June 4, 2010
We are waiting for the departure of the Salzach cruise boat which will take us on a journey down the Salzach River which separates Salzburg into an old town and a new town.
The boat departs from just below the old Makartsteg bridge. Salzburg’s river is called the “salt river” or Salzach. This isn’t because it’s salty, but because of the precious cargo of salt it once carried from the salt mines of Hallein, just nine miles upstream. We’ll be visiting the Hallein salt mines later. Salt could be transported from here all the way to the Danube, and on to the Mediterranean via the Black Sea.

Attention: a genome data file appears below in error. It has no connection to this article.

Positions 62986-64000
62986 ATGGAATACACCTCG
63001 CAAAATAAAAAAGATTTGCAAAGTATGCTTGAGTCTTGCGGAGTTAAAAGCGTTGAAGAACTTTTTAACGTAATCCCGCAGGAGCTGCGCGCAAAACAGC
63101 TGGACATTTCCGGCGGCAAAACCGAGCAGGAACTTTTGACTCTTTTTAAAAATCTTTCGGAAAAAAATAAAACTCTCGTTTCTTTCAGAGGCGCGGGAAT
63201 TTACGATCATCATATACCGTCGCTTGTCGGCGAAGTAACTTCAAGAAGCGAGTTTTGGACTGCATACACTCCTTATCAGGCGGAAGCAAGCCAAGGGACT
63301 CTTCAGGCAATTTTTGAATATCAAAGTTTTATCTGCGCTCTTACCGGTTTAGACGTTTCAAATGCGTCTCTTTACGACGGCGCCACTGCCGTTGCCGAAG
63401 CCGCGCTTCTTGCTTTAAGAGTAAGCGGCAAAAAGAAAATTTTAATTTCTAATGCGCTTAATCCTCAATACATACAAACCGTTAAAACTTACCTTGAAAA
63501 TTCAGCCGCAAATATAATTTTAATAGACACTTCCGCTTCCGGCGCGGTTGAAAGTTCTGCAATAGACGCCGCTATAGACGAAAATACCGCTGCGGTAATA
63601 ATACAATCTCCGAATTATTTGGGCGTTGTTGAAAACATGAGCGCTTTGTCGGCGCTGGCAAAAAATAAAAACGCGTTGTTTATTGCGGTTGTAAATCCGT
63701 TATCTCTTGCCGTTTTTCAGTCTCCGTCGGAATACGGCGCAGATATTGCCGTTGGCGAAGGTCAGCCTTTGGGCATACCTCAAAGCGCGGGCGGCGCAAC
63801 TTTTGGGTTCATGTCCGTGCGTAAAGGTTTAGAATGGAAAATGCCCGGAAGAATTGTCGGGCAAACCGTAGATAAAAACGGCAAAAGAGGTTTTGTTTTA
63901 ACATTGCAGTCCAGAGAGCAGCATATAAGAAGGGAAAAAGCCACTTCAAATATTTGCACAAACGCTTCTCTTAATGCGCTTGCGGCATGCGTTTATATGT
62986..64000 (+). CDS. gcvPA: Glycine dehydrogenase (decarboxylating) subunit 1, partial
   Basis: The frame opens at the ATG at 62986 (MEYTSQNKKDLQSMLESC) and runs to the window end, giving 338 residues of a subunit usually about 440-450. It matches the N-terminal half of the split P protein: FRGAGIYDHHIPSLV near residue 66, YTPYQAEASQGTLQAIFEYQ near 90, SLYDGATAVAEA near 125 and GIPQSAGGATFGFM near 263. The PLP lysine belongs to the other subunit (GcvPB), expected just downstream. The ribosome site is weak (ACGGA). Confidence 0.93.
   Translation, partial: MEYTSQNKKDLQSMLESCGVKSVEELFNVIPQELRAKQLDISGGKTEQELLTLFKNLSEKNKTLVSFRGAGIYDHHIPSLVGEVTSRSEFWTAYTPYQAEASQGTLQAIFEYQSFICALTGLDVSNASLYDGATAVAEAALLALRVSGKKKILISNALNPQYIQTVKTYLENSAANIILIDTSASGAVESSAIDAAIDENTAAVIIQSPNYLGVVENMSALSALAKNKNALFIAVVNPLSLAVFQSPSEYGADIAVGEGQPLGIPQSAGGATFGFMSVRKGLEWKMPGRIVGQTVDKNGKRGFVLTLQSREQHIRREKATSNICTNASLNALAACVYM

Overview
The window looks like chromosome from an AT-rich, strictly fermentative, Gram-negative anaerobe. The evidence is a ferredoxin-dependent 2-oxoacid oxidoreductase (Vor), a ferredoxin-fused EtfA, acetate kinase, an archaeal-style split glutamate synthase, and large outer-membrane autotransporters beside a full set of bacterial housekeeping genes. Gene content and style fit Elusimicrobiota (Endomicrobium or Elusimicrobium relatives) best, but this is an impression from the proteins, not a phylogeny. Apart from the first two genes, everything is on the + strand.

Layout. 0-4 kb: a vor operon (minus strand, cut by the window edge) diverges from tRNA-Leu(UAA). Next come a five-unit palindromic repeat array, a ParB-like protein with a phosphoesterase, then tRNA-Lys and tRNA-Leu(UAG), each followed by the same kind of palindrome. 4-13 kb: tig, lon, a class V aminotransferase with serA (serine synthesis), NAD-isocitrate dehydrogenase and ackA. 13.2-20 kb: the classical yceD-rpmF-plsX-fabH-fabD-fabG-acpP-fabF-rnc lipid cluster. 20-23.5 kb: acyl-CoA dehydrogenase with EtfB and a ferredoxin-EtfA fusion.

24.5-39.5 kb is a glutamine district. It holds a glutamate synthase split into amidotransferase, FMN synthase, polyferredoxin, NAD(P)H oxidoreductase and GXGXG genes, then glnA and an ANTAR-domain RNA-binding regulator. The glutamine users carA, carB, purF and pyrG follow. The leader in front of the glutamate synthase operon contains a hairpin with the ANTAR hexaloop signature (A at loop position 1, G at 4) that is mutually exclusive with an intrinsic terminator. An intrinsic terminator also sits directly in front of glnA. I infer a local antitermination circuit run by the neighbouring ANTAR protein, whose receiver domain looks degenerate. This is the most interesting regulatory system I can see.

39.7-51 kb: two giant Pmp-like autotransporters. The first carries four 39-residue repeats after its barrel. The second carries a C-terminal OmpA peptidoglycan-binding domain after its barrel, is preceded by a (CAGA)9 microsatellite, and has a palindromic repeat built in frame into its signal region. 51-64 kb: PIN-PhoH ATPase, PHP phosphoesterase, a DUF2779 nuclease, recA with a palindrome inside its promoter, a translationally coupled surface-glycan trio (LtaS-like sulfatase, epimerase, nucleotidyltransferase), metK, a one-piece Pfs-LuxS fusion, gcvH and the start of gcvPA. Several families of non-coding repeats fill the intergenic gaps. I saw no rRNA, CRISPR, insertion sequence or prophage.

As we scan the cityscape passing by us, we see a lot of churches. Salzburg was nicknamed the “Rome of the North” because of its 38 Catholic churches, plus two Protestant and one synagogue.
There are five streams which gush into the Salzach. These date from the 13th century, when the river was split into five canals running through the town to power its mills.
Video from our cruise: